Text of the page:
• Dods made a $5-million donation to UH’s new Residences for Innovative Student Entrepreneurs (RISE)
  • $5 million from Native Hawaiian Organizations for programs across the 10 campuses
  • An anonymous $4.6-million gift for the UH Center for Indigenous Innovation and Health Equity
  • An anonymous $3-million gift to UH Hilo for endowed scholarships, including the first UH scholarship for LGBTQ+ students
  • More than $7 million from HMSA for medical student education and to endow a health economics professorship at the UH Economic Research Organization

The heart of the For UH • For Hawaiʻi campaign is focused on raising funds to support UH priorities that include:

  • Student success: Funding scholarships and access to college through innovative programs leveraging the strengths of the 10-campus system, ensuring students statewide have multiple points of entry to higher learning and the support they need for personal and academic success.
  • Research that matters: UH is at the forefront of leading competitive research in science and technology to improve the quality of life throughout the state, around the Pacific Rim and beyond to solve complex challenges. Tremendous momentum right now makes UH ready to propel even more novel research through greater strategic philanthropic investments.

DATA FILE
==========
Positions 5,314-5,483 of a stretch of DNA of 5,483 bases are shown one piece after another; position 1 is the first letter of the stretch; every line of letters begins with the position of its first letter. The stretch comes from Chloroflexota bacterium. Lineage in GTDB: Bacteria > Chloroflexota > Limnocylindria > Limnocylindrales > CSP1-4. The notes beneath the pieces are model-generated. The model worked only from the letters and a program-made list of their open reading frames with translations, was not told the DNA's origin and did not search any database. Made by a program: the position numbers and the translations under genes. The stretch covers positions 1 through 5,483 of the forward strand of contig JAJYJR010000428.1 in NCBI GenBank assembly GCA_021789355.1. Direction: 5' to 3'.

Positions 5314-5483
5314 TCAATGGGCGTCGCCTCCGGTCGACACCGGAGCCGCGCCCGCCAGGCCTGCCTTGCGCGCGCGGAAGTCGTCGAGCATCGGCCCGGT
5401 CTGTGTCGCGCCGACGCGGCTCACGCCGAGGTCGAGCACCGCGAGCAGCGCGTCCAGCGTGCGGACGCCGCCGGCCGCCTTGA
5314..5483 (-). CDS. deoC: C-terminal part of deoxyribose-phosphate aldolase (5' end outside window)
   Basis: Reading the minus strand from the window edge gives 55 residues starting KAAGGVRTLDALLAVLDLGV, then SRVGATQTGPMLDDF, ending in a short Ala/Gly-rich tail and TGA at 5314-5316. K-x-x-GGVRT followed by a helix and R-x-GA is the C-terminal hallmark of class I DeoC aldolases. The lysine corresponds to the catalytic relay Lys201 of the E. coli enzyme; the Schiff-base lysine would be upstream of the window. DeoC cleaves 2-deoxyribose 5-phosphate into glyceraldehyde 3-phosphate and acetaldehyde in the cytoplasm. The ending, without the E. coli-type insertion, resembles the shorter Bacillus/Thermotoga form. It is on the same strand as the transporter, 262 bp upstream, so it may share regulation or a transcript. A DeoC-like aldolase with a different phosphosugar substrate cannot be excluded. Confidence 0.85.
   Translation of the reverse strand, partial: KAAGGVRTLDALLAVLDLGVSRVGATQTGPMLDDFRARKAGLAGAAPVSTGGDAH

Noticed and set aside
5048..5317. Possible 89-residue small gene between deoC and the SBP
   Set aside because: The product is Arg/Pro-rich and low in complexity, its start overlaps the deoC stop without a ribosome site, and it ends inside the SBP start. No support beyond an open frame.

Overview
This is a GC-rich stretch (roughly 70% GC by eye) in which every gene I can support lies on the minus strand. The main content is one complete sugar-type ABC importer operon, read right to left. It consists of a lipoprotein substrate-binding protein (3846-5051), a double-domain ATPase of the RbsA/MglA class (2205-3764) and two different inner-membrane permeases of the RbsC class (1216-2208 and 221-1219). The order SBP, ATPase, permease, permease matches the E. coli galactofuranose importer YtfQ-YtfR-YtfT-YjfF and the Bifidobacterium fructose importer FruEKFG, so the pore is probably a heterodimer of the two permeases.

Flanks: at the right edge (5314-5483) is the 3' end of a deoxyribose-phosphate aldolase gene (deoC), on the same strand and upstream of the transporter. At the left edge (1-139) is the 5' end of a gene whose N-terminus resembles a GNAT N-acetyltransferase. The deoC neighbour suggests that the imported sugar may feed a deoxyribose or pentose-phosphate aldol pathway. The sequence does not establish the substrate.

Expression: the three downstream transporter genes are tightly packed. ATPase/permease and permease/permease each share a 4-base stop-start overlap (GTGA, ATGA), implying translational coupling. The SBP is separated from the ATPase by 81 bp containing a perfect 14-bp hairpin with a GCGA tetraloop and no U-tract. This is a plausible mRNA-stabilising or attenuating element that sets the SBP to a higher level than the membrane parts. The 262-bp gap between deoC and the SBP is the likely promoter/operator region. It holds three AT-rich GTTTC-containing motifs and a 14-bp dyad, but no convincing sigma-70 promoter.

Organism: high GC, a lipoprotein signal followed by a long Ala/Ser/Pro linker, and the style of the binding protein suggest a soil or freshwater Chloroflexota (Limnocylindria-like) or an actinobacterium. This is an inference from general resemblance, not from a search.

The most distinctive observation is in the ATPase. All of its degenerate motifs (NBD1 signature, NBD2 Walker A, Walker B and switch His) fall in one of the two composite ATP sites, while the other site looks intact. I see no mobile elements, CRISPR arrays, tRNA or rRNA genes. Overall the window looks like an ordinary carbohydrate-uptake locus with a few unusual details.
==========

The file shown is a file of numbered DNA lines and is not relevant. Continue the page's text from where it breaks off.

• Kuleana to Native Hawaiians and Hawaiʻi: UH can be a model for what it means to be an Indigenous-serving and Indigenous-centered institution where Native Hawaiians thrive, traditional Hawaiian values and knowledge are embraced, and UH scholarship and service advance all Native Hawaiians and Hawai‘i. This campaign will identify opportunities for all 10 campuses to collaborate on how Indigenous practices might guide the way to solving the problems we face now and in the future.
  • Sustainability, resilience and conservation: UH provides the scientific and intellectual capacity for addressing Hawai‘i’s problems and opportunities, particularly in the realms of sustainability, energy and climate resilience. With so much at stake in all facets of nowhere-but-Hawai‘i life in these islands, sustainability and conservation are critical to our work as we seek answers and effective actions.
  • Innovation and entrepreneurship: UH drives economic diversification and development across its campuses through research, innovation, entrepreneurship and technology with new ideas, new goods and services, new business practices and new ways of thinking about the interaction of Hawai‘i’s people with their economy. It means improving the climate for exchanging ideas, information and other commodities while equipping leaders for further disruption — and greater innovation.
  • Building Hawaiʻi’s workforce: UH is tasked with educating and training Hawai‘i residents for Hawai‘i jobs while meeting the state’s workforce needs of today, always with an eye on the needs of tomorrow.
  • Engaging our community: UH always remembers it is the university of Hawai‘i’s people. UH campuses welcome their neighbors to ceramics classes and volleyball games. They reach into neighborhoods with meals for children and concerts in the park. From lifelong learning opportunities to diverse performances in its theaters, UH is integral to the communities’ cultural and intellectual health.

For more information about For UH • For Hawaiʻi, The Campaign for the University of Hawaiʻi, visit uhfoundation.org/4uh4hi.

Source: Maui News